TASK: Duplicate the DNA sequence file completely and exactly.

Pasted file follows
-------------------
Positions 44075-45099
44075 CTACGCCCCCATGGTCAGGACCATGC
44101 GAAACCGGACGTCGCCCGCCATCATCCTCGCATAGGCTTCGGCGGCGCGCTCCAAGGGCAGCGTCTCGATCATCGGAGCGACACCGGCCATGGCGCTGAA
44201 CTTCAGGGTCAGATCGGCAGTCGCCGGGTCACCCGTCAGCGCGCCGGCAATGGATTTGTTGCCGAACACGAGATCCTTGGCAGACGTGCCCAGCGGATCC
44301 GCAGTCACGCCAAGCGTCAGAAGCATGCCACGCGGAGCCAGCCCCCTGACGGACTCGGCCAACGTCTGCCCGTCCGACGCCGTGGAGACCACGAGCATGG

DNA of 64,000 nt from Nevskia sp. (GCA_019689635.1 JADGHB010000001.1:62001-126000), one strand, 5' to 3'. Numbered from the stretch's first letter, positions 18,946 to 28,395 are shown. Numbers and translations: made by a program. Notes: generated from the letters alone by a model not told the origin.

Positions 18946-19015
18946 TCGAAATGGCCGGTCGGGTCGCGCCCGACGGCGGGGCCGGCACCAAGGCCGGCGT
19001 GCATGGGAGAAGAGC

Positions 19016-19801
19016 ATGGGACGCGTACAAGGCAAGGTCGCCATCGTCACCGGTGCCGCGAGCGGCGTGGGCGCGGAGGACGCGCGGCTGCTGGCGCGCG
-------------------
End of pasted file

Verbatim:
Positions 44075-45099
44075 CTACGCCCCCATGGTCAGGACCATGC
44101 GAAACCGGACGTCGCCCGCCATCATCCTCGCATAGGCTTCGGCGGCGCGCTCCAAGGGCAGCGTCTCGATCATCGGAGCGACACCGGCCATGGCGCTGAA
44201 CTTCAGGGTCAGATCGGCAGTCGCCGGGTCACCCGTCAGCGCGCCGGCAATGGATTTGTTGCCGAACACGAGATCCTTGGCAGACGTGCCCAGCGGATCC
44301 GCAGTCACGCCAAGCGTCAGAAGCATGCCACGCGGAGCCAGCCCCCTGACGGACTCGGCCAACGTCTGCCCGTCCGACGCCGTGGAGACCACGAGCATGG

DNA of 64,000 nt from Nevskia sp. (GCA_019689635.1 JADGHB010000001.1:62001-126000), one strand, 5' to 3'. Numbered from the stretch's first letter, positions 18,946 to 28,395 are shown. Numbers and translations: made by a program. Notes: generated from the letters alone by a model not told the origin.

Positions 18946-19015
18946 TCGAAATGGCCGGTCGGGTCGCGCCCGACGGCGGGGCCGGCACCAAGGCCGGCGT
19001 GCATGGGAGAAGAGC

Positions 19016-19801
19016 ATGGGACGCGTACAAGGCAAGGTCGCCATCGTCACCGGTGCCGCGAGCGGCGTGGGCGCGGAGGACGCGCGGCTGCTGGCGCGCG